1. The Thea Thea Indigo Diaper Bag in Navy – $145 at Thea Thea
The Indigo diaper bag by Thea Thea features a chic quilted design with whimsy bow detailing. With 4 inner pockets and 2 outside pockets, this bag is roomy enough for all of your new-mom essentials. As an urban mom, I appreciate the value of rain-resistant accessories, especially when schlepping little ones to school and classes in the stroller. The denim-like fabric of the Indigo bag is water repellent, which will keep baby’s diapers, clothes and other contents protected from rain and snow. With it’s versatile design and removable stroller straps, this bag can also be used as a tote. And did I mention it’s only $145?
2. Rebecca Minkoff “Marissa” Studded Diaper Bag – $345 at Nordstrom
Exhausted? Scatterbrained? Running on only 4 hours of sleep yet desperately trying to appear sophisticated and fashionable? Enter: Timi & Leslie’s “Marie Antoinette” diaper bag. This bag will keep even the most disorganized mom prepared for the whirlwind of parenthood, and she will even look chic changing diapers! This bag truly has it all. An insulated bottle tote, zippered pouch for wet clothes and changing pad with mesh pockets are just some of the features that differentiate this diaper bag from most others. With interior credit card slots, key ring, matching clutch for Mom’s own small items, and detachable strap for cross-body usage, this bag eliminates the need to carry an additional purse. Is it just me, or does the Marie Antoinette diaper bag bear a striking resemblance to Miu Miu’s signature Matelassé nappa leather bags? See for yourself.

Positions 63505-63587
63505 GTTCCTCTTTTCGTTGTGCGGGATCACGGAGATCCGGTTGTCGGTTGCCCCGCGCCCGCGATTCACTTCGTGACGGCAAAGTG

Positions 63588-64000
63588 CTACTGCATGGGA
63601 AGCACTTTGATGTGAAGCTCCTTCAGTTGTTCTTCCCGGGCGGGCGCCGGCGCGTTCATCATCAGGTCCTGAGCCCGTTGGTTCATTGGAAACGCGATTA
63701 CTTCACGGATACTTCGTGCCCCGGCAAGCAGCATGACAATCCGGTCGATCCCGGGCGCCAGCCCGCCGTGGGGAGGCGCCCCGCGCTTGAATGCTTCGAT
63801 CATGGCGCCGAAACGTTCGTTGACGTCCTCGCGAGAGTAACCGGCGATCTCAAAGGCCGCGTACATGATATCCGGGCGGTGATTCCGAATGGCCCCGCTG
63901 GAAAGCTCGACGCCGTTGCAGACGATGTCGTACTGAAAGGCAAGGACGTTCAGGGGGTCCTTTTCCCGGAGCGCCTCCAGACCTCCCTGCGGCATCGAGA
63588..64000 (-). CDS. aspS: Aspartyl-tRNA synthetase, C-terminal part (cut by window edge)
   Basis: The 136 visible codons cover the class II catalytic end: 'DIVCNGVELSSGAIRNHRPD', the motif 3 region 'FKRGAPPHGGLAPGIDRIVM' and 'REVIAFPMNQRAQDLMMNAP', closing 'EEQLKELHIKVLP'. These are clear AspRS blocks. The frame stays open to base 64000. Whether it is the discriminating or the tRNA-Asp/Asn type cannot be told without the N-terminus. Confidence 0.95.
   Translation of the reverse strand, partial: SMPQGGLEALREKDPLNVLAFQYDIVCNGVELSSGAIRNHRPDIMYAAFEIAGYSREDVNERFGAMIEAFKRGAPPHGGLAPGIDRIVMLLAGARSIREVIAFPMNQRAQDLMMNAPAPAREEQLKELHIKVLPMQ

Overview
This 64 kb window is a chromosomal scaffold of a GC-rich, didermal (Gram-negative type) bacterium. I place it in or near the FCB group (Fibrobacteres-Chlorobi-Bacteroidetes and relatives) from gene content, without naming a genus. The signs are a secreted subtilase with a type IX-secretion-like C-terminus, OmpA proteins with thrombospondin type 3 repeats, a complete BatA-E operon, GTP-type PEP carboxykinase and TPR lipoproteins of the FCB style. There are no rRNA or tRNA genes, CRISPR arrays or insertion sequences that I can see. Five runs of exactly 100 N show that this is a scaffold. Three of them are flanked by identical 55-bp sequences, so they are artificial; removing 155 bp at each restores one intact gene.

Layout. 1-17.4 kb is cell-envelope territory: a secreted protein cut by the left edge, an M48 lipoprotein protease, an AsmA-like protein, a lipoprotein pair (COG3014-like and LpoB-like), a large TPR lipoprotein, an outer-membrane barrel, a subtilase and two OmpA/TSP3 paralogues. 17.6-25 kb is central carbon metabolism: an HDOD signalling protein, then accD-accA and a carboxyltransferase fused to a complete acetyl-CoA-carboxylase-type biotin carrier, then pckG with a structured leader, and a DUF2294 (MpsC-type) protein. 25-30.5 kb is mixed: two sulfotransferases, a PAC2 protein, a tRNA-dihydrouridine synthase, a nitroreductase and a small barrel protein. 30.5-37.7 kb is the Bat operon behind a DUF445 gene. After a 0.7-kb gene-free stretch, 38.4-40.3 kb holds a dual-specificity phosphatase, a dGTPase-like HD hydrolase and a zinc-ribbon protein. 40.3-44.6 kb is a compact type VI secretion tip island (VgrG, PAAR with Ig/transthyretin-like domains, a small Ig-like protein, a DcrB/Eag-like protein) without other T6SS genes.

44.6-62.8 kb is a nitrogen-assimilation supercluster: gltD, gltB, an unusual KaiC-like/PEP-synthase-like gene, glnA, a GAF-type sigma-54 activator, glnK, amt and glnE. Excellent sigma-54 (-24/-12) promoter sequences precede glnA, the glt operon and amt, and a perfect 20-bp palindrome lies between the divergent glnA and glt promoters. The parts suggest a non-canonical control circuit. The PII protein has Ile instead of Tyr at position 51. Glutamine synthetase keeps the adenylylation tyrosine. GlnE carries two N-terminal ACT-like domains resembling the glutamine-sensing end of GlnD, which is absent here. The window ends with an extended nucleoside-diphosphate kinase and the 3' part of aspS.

4. Storksak “Bobby” Quilted Diaper Bag – $195 at Storksak
Also available in black, the Storksak “Bobby” diaper bag has a durable wipe-clean quilted exterior adorned with delicate bows that add subtle femininity. With four interior slip pockets, an interior pacifier case and detachable insulated storage bag for bottles and snacks, this bag is equally stylish and practical. The “Bobby” can be worn as a cross-body bag and comes with a luxury changing pad.